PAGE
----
If only people would use this phrase more often instead of “it’s impossible”. Recently I’ve heard that it’s impossible to export LQA settings from memoQ server via API. And I’ll use this post to explain it’s not true. Plus, I believe it would be interesting to get familiar with a bit broken format of mqres file. Which is an XML, like most things in memoQ’s world.
We’ll start by downloading the settings. First, you need to know what to download and for that we’ll use ListResources(ResourceType, LightResourceListFilter) method from Light resource API. As you can see it take two arguments, first is enum ResourceType from which you want LQA. The other one is LightResourceListFilter where you can specify LanguageCode and/or NameOrDescription to search for. You’ll receive back an array of LightResourceInfo from which you actually only need Guid.
Now, you have to call ExportResource(ResourceType, Guid), use the same ResourceType you’ve used when listing resources and the Guid of the resource you want to download. You’ll receive another Guid which you’ll use with File upload/download API. The page contains sample code which you could use, so I’ll skip the details here. However, this API has some quirks which are definitely worth another post. Maybe I’ll write it someday.
OK, you now have your file. Let’s see what’s inside. Even if you’re not an expert on XML you should immediately see what’s wrong here.
<MemoQResource ResourceType="LQA" Version="1.O"> <Resource> <Guid>132b980-9782-42f4-b4g3-a45d9c5d4c6d</Guid> <FileName>Basic_LQA.mqres</FileName> <Name>Basic_LQA</Name> <Description>Some description.</Description> </Resource> </MemoQResource> <?xml version="1.0" encoding="utf-8"?>
Yes, first 8 lines is XML root element
MemoQResource, and then we have a XML declaration. It’s obviously wrong. Well-formed XML should start with a declaration and have only one root element, but there are two.
<XMLSerializedLQAModel xmlns:xsd="http://www.w3.org/2001/XMLSchema" xmlns:xsi="http://www.w3.org/2001/XMLSchema-instance"> <Version>1</Version> <Name>Basic_LQA</Name> <RevisionID>b32a2784-07e4-4b04-65ve-3832493c6670</RevisionID> <UseSeverityLevels>true</UseSeverityLevels> <UsePenaltyPoints>true</UsePenaltyPoints> <RequiresReviewerCommenting>false</RequiresReviewerCommenting> <SeverityLevelNames> <string>Minor</string> <string>Major</string> <string>Critical</string> </SeverityLevelNames> <ModelEntries> <ModelEntry> <CategoryName>Accuracy</CategoryName> <SubcategoryName>omission</SubcategoryName> <CatSubcatDescriptor> <ErrorCategoryComment>Translation is not accurate</ErrorCategoryComment> <SeveritiesAndPenalties> <SeverityWithPenalty> <SeverityIdx>0</SeverityIdx> <PenaltyPoint>1</PenaltyPoint> </SeverityWithPenalty> </SeveritiesAndPenalties> </CatSubcatDescriptor> </ModelEntry> </ModelEntries> <PassFailCriterion> <CountMultipleErrorOccuranceAsOne>true</CountMultipleErrorOccuranceAsOne> <CritDefType>NormalizedPenaltyscore</CritDefType> <PenaltyPointsNominator>0</PenaltyPointsNominator> <PenaltyPointPerWordsDenominator>1</PenaltyPointPerWordsDenominator> <NormalizedPenaltyScoreLimit>0.89</NormalizedPenaltyScoreLimit> </PassFailCriterion> <QALQAMapping /> <Timestamp>2022-10-31T15:32:46.5736226Z</Timestamp> </XMLSerializedLQAModel>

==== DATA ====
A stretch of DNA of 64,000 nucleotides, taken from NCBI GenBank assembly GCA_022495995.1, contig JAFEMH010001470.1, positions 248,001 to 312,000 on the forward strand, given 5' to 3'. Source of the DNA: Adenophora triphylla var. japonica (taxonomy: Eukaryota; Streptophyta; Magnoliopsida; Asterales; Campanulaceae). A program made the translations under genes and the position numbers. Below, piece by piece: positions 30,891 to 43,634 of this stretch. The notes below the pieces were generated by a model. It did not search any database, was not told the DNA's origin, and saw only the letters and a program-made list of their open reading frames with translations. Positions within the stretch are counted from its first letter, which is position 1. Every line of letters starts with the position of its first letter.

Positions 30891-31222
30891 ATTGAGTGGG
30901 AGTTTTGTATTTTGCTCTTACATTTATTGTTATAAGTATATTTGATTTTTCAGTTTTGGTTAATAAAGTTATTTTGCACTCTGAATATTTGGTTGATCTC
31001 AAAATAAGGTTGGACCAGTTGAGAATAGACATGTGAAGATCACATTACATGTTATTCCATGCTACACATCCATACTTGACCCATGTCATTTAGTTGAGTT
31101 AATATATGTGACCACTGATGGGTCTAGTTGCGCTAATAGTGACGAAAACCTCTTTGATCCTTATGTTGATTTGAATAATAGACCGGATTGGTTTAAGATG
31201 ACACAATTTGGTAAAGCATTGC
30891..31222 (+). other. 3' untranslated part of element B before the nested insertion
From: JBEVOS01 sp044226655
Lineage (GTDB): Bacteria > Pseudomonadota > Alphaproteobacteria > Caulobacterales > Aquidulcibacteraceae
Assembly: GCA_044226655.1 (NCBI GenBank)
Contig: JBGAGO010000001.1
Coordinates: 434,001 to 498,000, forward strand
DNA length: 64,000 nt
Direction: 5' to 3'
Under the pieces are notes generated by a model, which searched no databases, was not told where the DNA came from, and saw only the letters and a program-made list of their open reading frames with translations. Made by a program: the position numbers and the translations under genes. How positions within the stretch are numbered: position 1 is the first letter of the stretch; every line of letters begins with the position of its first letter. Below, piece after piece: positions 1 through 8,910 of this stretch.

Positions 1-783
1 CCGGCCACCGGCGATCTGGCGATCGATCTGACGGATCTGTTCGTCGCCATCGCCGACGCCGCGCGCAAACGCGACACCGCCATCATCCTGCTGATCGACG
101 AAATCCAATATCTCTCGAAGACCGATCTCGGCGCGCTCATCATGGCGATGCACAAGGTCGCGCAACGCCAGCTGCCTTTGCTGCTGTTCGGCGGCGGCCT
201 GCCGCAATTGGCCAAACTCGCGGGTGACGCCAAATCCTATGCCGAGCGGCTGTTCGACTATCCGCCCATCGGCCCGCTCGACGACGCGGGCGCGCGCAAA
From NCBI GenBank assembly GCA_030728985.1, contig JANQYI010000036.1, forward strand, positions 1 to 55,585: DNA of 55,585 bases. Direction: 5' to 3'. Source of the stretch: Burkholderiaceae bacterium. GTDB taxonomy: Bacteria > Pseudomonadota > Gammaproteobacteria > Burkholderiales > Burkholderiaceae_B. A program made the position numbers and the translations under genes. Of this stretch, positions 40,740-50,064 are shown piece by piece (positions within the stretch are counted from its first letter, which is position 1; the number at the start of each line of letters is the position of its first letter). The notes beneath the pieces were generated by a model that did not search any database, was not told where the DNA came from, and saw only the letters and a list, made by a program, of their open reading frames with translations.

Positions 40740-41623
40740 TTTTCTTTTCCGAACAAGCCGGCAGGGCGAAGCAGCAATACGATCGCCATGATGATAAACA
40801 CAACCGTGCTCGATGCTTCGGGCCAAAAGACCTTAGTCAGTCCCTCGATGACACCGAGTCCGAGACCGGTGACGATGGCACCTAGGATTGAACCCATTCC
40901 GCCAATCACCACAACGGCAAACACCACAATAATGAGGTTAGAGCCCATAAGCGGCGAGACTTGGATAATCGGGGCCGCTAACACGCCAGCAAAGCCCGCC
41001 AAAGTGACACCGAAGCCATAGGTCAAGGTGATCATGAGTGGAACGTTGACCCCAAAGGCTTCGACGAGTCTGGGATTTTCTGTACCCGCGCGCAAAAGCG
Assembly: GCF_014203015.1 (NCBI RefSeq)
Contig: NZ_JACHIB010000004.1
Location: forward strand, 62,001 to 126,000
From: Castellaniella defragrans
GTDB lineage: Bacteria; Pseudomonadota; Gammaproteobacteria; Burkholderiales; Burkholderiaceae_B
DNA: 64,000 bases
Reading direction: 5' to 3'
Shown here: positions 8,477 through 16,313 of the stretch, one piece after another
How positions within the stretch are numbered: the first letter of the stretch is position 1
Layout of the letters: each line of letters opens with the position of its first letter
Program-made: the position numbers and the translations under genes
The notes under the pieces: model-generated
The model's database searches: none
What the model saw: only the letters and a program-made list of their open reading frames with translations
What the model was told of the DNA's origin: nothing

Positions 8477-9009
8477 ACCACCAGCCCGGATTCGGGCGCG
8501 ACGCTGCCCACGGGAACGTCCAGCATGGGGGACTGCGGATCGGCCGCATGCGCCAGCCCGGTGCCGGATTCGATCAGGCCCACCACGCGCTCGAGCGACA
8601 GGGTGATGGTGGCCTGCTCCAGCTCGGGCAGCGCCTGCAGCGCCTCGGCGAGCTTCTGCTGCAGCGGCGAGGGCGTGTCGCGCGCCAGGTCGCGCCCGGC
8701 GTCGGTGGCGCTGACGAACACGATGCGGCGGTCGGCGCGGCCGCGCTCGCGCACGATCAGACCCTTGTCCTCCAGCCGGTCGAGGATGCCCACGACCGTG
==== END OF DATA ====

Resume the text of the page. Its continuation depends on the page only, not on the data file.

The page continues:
Then we have our main root element
XMLSerializedLQAModel which is where the data we’re looking for is. So, even though the file isn’t a well-formed XML we can still read it. It’s just a matter of skipping first 8 lines, and deserialising everything else from XML. In Visual Studio you can even use Paste XML As Classes functionality. It’ll generate some really ugly piece of code, but you then only need to add 3 lines of code to deserialise LQA settings into an object. Well 4, because you need to skip first 8 lines, remember? And now you can do whatever you want with it.
I’ve written all of that not to brag how knowledgeable I am, nor to diss the person who’s said it’s not possible. This person wasn’t even an engineer. Nobody knows everything. And I’ve been in the place where I didn’t know something more often than not. I just want to say that people shouldn’t communicate in absolutes. And that you should always hire people who’re willing to learn and explore, rather than people who know what you need right now. Although I appreciate it’s not always possible.
When I was starting my previous job I was hired to handle memoQ and Plunet. I didn’t know anything about these systems. Hell, when I’ve received the offer was the first time I’ve heard about these tools. And now I’m quite fluent in both. I realise it’s hard to test if somebody is willing to learn, even harder to check a person is creative. But it’s definitely worth to try, because if you’ll find such employee impossible becomes possible.
And to all engineers out there, RTFM!